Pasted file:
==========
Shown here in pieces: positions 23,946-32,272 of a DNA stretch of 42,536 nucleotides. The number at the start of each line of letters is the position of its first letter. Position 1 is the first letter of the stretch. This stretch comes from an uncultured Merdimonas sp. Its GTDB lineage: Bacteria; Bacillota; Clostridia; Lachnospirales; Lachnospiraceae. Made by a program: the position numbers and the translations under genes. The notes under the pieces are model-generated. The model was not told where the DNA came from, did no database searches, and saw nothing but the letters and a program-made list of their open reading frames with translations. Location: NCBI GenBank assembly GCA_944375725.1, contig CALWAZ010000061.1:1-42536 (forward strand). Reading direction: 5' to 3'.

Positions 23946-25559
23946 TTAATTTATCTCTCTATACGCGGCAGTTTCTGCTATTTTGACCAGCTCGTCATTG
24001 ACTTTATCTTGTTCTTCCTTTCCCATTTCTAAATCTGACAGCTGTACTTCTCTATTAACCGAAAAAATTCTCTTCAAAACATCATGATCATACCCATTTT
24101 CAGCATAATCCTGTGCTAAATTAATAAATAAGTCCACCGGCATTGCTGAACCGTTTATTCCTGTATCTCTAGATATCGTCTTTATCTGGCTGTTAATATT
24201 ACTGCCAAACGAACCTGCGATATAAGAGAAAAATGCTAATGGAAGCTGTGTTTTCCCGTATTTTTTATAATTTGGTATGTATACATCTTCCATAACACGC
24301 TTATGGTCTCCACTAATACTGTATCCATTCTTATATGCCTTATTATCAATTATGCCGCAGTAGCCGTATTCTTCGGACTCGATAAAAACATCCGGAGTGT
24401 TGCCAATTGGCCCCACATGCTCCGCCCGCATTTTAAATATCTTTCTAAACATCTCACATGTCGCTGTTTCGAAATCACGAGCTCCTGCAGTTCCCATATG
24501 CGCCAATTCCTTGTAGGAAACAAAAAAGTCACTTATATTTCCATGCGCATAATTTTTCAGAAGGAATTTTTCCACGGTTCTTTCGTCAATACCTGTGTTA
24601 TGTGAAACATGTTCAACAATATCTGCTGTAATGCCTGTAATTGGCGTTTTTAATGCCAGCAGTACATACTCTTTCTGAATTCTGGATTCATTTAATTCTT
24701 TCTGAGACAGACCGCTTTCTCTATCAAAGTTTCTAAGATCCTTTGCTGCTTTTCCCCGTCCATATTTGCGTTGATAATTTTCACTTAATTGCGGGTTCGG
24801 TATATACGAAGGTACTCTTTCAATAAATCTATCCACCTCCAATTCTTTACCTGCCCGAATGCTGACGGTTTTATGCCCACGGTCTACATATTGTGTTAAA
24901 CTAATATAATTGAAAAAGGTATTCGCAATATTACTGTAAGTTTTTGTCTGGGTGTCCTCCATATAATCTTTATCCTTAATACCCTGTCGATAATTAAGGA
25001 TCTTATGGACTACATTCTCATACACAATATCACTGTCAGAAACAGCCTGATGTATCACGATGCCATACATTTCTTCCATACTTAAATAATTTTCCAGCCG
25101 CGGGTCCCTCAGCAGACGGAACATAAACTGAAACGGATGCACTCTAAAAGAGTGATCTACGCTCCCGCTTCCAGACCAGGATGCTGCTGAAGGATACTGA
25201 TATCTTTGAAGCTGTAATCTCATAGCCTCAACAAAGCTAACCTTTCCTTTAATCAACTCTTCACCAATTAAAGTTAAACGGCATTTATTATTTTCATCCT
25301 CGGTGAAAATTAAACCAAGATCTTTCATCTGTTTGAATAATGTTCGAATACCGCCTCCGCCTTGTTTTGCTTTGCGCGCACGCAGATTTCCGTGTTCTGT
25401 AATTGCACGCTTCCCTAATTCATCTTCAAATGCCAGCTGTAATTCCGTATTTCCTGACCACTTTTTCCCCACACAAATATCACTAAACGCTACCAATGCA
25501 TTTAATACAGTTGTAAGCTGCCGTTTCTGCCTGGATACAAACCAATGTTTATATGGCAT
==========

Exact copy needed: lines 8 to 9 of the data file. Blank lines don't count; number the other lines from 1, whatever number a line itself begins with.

24401 TGCCAATTGGCCCCACATGCTCCGCCCGCATTTTAAATATCTTTCTAAACATCTCACATGTCGCTGTTTCGAAATCACGAGCTCCTGCAGTTCCCATATG
24501 CGCCAATTCCTTGTAGGAAACAAAAAAGTCACTTATATTTCCATGCGCATAATTTTTCAGAAGGAATTTTTCCACGGTTCTTTCGTCAATACCTGTGTTA